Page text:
Huw_Goodwin_ThesisFINALwithCorrections.pdf (2.13 MB)
Risk factors for compulsive exercise
thesisposted on 2020-01-03, 13:02 authored by Huw Goodwin
Background: The highly driven and often excessive exercise seen in eating disorder patients can be defined as a compulsive behaviour, and is often performed for weight control reasons, as well as for mood regulatory purposes. Compulsive exercisers often exercise in a rigid and rule-driven manner and predominantly report no enjoyment from the activity. Importantly, compulsive exercise has negative clinical implications, such as prolonging eating disorder treatment and representing a key factor in eating disorder relapse. However, despite these negative clinical implications and the large percentage of patients that may experience these harmful and detrimental behaviours, the body of literature examining the aetiology of compulsive exercise is relatively scarce and lacks a coherent theoretical underpinning. Objectives: This thesis aimed to provide the first known investigations into the possible correlates and risk factors for compulsive exercise in adolescent boys and girls. Main Findings: The key prospective predictors of compulsive exercise found in this thesis were self-perfectionism and obsessive-compulsiveness for boys. For girls, internal dysfunctional emotion regulation and a perceived media pressure to be thin were the key risk factors for compulsive exercise. Implications: The results from the thesis suggest that psychological factors are important in the development of compulsive exercise in boys, whereas in girls, a combination of dysfunctional emotion regulation and socio-cultural pressure to be thin could lead to the development of compulsive exercise cognitions and attitudes. Further research is needed to replicate and extend these results, although these thesis findings still provide useful empirical evidence to inform prevention and early intervention programmes for compulsive exercise in adolescents.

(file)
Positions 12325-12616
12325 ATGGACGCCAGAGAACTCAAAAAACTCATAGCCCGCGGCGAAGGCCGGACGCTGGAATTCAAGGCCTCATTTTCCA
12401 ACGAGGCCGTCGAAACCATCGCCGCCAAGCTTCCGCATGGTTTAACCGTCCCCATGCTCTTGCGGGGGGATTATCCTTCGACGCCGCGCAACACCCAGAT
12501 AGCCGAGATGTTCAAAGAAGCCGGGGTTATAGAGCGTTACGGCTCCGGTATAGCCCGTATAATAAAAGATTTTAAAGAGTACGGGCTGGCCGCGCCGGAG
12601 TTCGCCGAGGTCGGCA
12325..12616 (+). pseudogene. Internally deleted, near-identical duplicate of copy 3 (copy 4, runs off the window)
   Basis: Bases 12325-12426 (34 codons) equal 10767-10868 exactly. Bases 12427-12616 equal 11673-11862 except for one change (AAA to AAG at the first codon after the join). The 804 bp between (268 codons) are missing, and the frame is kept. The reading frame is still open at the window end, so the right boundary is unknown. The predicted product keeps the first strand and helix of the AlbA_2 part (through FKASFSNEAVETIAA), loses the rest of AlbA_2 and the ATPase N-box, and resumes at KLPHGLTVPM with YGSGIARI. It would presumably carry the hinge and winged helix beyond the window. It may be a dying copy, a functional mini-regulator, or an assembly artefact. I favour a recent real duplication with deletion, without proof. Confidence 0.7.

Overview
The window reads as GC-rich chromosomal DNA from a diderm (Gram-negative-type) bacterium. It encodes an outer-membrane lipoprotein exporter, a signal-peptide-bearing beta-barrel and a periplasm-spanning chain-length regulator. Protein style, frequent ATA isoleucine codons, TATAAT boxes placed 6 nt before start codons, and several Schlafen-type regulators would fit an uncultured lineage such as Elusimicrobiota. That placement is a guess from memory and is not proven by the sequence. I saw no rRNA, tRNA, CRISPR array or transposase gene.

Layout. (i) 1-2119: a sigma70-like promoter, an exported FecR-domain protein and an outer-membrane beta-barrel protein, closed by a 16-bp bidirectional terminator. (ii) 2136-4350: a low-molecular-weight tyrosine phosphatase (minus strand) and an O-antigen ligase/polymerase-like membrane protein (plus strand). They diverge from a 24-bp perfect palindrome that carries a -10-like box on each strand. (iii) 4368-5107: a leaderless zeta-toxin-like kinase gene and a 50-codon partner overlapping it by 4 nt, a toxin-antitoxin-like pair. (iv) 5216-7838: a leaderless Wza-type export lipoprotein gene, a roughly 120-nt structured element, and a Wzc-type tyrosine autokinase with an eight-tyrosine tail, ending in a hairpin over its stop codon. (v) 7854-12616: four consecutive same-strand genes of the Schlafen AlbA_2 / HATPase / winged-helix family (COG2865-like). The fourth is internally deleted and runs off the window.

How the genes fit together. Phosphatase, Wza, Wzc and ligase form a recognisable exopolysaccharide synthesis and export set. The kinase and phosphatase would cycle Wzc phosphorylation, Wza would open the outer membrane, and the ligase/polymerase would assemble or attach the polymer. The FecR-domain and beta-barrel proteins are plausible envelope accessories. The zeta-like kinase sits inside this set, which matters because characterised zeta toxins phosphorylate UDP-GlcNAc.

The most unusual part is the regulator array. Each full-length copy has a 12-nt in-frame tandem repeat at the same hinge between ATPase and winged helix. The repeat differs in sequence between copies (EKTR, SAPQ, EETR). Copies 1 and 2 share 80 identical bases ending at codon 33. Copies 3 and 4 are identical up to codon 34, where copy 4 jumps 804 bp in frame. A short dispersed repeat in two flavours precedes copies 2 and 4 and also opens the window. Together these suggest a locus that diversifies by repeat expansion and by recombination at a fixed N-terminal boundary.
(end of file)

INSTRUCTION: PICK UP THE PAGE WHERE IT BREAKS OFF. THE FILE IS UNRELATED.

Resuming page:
- Sport, Exercise and Health Sciences
Rights holder© Huw Goodwin
NotesA Doctoral Thesis. Submitted in partial fulfillment of the requirements for the award of Doctor of Philosophy of Loughborough University.
EThOS Persistent IDuk.bl.ethos.546747
Supervisor(s)Caroline Meyer ; Emma Haycraft